Main characters are introduced, led by protagonist and narrator Catriona Lindensen, and an overarching story arc is sketched. To be sure, along the way there will be twists and turns as sub-plots and new characters are introduced, and perhaps what the reader thought was the main story will turn out to be part of something larger still, but the job of Revive is to get you to want to come back to see it all unfold.
Count me in.
Sixteen-year-old Catriona has just moved to Portland from Los Angeles with her guardian uncle, Haldis, who took custody after her parents were killed in a car accident four years earlier. Cat was in the car, and suffers severe memory lapses as a result. She can’t function without her day planner, where she keeps notes on everything from her homework and school schedule to a canned biography speech to give on meeting new people.
On her first night in Portland, Cat is drawn to the pulsing energy emanating from a nearby nightclub, and then she meets Card at school, a boy whose mere touch gives her otherworldly visions. Afraid she is going insane, Cat begins to fall for Card even as he leads her down a path to knowledge that will upend everything she knows, or thought she knew, about herself. To say much more would be to spoil the plot for future readers.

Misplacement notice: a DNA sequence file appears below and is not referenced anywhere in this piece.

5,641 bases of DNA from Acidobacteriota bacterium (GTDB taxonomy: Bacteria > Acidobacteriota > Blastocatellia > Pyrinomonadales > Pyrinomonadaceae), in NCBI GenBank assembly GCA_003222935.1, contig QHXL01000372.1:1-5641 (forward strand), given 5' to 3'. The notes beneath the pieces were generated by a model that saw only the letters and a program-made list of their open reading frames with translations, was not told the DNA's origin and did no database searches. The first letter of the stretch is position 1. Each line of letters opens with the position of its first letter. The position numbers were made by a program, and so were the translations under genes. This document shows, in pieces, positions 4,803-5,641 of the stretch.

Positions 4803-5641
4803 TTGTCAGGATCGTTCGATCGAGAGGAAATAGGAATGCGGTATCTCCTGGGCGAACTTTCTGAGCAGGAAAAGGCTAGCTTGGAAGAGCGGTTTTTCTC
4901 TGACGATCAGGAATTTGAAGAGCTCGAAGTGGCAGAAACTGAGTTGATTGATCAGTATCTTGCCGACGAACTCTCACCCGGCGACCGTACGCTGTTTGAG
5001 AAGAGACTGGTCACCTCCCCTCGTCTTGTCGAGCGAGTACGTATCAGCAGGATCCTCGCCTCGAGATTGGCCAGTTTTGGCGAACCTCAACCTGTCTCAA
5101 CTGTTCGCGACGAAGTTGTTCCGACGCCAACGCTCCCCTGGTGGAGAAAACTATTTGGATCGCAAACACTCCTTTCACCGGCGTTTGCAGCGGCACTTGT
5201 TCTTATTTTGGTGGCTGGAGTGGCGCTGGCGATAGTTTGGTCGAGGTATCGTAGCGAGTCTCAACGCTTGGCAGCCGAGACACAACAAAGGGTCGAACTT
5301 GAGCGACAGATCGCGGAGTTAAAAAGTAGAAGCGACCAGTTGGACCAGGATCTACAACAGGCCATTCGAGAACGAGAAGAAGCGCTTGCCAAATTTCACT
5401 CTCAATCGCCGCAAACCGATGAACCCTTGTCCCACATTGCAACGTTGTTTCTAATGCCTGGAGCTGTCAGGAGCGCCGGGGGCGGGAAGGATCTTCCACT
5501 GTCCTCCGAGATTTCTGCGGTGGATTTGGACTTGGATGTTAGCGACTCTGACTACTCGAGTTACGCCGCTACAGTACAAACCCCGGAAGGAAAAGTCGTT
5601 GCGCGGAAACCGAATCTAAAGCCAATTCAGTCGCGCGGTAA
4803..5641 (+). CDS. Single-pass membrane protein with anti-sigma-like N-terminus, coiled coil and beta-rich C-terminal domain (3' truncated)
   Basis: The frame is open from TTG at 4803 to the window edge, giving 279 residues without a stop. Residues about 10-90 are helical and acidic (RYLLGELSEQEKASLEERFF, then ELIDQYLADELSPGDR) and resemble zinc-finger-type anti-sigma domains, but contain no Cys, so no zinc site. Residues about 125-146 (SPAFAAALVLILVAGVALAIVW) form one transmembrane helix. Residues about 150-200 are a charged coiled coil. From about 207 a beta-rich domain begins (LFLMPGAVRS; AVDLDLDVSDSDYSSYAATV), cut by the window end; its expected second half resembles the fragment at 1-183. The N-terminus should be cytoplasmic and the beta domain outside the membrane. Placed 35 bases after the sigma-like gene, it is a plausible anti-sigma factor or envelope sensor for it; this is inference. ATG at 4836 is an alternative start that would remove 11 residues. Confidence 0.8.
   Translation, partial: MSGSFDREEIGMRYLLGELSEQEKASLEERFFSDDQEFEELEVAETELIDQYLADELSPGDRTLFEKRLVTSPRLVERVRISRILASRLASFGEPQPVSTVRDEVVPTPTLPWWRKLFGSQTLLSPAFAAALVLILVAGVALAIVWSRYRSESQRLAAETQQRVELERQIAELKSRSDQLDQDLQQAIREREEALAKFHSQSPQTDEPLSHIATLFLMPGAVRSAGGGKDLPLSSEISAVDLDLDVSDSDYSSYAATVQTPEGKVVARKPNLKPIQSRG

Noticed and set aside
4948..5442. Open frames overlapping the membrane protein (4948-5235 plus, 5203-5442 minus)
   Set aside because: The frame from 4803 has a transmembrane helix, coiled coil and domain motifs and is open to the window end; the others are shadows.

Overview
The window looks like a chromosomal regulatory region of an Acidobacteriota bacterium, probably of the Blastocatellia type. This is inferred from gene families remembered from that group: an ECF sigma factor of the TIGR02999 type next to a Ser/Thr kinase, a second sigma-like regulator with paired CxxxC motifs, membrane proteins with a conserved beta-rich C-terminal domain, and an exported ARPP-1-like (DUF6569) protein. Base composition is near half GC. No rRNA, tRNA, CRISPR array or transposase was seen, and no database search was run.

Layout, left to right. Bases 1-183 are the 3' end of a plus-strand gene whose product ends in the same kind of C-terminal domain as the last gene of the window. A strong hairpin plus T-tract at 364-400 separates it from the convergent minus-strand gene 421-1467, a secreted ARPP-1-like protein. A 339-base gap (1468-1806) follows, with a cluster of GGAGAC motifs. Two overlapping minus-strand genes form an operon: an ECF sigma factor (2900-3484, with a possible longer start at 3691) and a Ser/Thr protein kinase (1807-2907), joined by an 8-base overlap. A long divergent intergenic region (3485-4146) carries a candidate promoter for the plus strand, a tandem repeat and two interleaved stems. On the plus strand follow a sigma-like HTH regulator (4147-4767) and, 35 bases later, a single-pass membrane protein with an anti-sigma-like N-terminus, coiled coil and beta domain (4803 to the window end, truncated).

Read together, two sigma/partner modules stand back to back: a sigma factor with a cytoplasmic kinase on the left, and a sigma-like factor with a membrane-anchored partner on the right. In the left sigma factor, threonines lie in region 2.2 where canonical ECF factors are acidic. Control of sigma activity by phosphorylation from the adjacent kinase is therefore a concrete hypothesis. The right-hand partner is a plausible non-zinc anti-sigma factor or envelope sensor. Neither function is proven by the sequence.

Although many of the elements of Revive are familiar, Ms. Harrison avoids cliché at every turn and there are some clever plot twists to keep the reader from getting too comfortable. Her characters are original — I especially enjoyed Cat’s “voice” and thinking — and their actions are as realistic as you’d expect in a story that is, after all, a fantasy about faeries. The supernatural creatures we meet in Revive are all very interesting and I’m looking forward to learning more about them.
I like to read a lot of genres, but for whatever reason YA books haven’t often made it onto my Kindle. Revive is the second excellent YA book I’ve read in the past month so I’ve got to start delving into the genre more. As for Ms. Harrison, this is the second work of hers that I’ve read — see my review of her novella Planks — and, plainly put, I’m a fan.
For more about Ms. Harrison’s writing, including future installments of the Revive series, visit her website.